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Many enterprise data centers built today don't need more than two switches making the data center fabric discussions, and detailed comparison of vendor-specific fabric architectures and features quite unnecessary.

As always, you might be an exception to that statement. You might have more than a few thousand virtual machines. You might have very large Hadoop clusters. You might have some other enormous workloads like SAP HANA databases or huge Oracle database clusters, so there might be reasons why you’d need larger data center networking fabric. However, most of the customers I’ve met in the last 5+ years didn’t need more than two last-generation data center switches even though they were usually not aware of that.

A Brief Glimpse into History

Until approximately 2010 we’d recommend data center network infrastructure similar to the one shown in the following picture:

The data center switches we used in those days were an order of magnitude less capable than what we have today. They also had lower port counts forcing us to build networks in three layers: core, aggregation, and access. We simply couldn't connect everything to a core switch.

Making the design even more complex, we usually had to discuss the boundary between layer-2 forwarding (bridging) and layer-3 forwarding (routing) and whether we should extend a single VLAN across the whole data center and have layer-3 functionality only in the core, or keep bridging contained within the access layer with the L2/L3 boundary on the aggregation layer.

In existing large data centers you’d usually see three solutions to this challenge:

  • Routing in the core network (including uplinks on aggregation switches) and bridging contained within the aggregation layer or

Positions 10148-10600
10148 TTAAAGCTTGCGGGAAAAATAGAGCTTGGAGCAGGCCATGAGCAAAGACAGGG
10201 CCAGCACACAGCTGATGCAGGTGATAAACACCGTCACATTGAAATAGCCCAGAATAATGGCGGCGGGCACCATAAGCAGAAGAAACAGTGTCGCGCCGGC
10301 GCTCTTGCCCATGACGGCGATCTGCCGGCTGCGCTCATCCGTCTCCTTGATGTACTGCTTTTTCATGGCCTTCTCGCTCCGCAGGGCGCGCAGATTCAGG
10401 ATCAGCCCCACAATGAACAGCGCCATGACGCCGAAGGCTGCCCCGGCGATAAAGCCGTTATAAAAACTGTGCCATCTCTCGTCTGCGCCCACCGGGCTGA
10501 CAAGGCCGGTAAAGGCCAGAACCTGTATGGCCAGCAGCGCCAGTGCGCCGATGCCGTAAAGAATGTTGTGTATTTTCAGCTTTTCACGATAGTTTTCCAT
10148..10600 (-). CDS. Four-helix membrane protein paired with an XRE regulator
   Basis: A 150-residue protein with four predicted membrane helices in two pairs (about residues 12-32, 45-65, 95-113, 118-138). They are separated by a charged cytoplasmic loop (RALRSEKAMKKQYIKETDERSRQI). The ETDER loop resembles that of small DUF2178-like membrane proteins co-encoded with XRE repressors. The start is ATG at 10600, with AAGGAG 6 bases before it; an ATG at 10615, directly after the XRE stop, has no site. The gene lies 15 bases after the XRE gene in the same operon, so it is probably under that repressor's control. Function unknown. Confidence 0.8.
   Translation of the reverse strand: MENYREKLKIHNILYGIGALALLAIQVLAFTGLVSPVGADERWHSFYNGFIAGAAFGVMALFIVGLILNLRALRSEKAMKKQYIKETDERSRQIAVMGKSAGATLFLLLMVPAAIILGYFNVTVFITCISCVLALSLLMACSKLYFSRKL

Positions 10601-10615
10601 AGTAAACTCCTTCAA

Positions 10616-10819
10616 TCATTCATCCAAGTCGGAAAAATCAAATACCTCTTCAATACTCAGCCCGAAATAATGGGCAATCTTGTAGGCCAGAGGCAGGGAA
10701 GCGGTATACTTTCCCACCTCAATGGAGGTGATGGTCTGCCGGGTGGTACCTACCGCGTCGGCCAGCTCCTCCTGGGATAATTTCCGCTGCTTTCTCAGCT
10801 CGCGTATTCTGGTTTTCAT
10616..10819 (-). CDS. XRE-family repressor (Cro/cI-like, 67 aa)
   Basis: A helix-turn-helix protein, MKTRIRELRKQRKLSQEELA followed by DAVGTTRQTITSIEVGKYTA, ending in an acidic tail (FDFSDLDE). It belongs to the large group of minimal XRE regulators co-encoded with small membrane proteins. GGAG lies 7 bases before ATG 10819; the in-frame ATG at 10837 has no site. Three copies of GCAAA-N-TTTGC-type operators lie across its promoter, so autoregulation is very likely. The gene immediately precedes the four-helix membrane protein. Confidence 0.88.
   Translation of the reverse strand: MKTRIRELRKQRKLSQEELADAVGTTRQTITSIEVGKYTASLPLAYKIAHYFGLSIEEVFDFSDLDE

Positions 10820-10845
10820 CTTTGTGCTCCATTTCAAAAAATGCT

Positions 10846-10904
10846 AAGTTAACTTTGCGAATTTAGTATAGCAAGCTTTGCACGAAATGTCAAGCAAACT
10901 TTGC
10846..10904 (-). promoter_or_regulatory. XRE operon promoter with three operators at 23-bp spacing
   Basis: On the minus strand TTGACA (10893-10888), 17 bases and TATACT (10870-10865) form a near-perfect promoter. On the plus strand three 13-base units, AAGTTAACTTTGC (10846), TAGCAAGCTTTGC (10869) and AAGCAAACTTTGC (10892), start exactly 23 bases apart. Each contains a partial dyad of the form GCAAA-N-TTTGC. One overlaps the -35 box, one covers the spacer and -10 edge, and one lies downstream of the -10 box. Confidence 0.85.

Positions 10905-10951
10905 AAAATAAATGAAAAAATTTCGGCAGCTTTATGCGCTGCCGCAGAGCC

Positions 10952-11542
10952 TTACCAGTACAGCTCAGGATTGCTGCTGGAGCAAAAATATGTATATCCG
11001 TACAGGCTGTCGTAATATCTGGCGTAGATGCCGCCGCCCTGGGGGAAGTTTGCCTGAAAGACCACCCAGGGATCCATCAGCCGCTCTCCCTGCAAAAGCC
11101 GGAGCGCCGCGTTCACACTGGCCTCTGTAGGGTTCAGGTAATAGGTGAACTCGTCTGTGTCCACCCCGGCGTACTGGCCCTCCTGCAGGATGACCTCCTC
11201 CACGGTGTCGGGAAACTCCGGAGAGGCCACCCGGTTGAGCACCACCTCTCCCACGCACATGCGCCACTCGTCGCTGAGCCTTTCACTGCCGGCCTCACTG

• Routing on core switches with bridging stretched across the core.
  • Bridged data center networks with routing on network appliances (firewalls or load balancers).

Regardless of the L2/L3 boundary, traditional data centers often had three layers and plenty of switches, and even though you could see a data center where everything was connected to a pair of Catalyst 6500s, these were usually the smaller customers.

Interested in more IT history? We discussed the history of server virtualization in Data Center Infrastructure for Networking Engineers webinar, and the history of data center fabrics in Leaf-and-Spine Fabric Architectures.

Using Modern Data Center Technologies

Using modern technologies and aggressive virtualization we can get rid of most data center infrastructure, and build the physical infrastructure you need with just two switches following a few easy-to-understand steps.

This article describes how you can get to that final goal in a series of steps:

  • Virtualize the servers
  • Stop using legacy technologies
  • Reduce the number of uplinks per server
  • Use distributed file system
  • Virtualize network services
  • Build an optimized fabric with two switches